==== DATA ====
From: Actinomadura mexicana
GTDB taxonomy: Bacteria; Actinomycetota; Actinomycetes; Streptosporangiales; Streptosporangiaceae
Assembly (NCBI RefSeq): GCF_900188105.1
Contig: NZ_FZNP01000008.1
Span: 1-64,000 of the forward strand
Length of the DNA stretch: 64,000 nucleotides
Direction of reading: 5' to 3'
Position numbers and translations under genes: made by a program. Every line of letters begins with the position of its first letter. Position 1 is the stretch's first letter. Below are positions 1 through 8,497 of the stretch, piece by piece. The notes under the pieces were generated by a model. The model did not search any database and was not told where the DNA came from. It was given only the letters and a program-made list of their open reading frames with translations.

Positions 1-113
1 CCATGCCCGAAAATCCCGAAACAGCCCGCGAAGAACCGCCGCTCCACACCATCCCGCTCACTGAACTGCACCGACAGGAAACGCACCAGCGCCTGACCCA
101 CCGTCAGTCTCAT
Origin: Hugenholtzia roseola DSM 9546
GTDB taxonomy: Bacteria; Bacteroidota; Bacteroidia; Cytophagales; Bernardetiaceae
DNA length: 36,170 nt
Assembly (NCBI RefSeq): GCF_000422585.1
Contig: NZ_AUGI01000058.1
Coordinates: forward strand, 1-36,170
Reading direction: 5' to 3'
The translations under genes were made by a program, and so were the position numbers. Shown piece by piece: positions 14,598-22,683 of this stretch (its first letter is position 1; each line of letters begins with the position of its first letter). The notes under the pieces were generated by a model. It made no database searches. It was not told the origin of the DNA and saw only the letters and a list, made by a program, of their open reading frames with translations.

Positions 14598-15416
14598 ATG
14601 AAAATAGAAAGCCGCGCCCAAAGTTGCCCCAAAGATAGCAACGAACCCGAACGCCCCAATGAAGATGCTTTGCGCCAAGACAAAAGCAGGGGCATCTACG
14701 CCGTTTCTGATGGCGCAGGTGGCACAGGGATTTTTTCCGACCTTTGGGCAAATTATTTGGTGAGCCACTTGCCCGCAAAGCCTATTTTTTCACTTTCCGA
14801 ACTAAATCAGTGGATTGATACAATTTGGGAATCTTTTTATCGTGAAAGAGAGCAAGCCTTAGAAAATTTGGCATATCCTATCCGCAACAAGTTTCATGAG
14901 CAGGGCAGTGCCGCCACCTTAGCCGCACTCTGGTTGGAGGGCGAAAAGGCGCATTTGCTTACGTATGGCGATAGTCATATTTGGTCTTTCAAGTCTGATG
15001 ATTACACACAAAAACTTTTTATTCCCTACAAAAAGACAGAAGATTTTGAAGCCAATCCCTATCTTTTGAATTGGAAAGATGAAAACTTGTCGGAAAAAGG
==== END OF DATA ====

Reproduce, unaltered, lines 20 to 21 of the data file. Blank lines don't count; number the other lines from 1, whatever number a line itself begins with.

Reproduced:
Positions 14598-15416
14598 ATG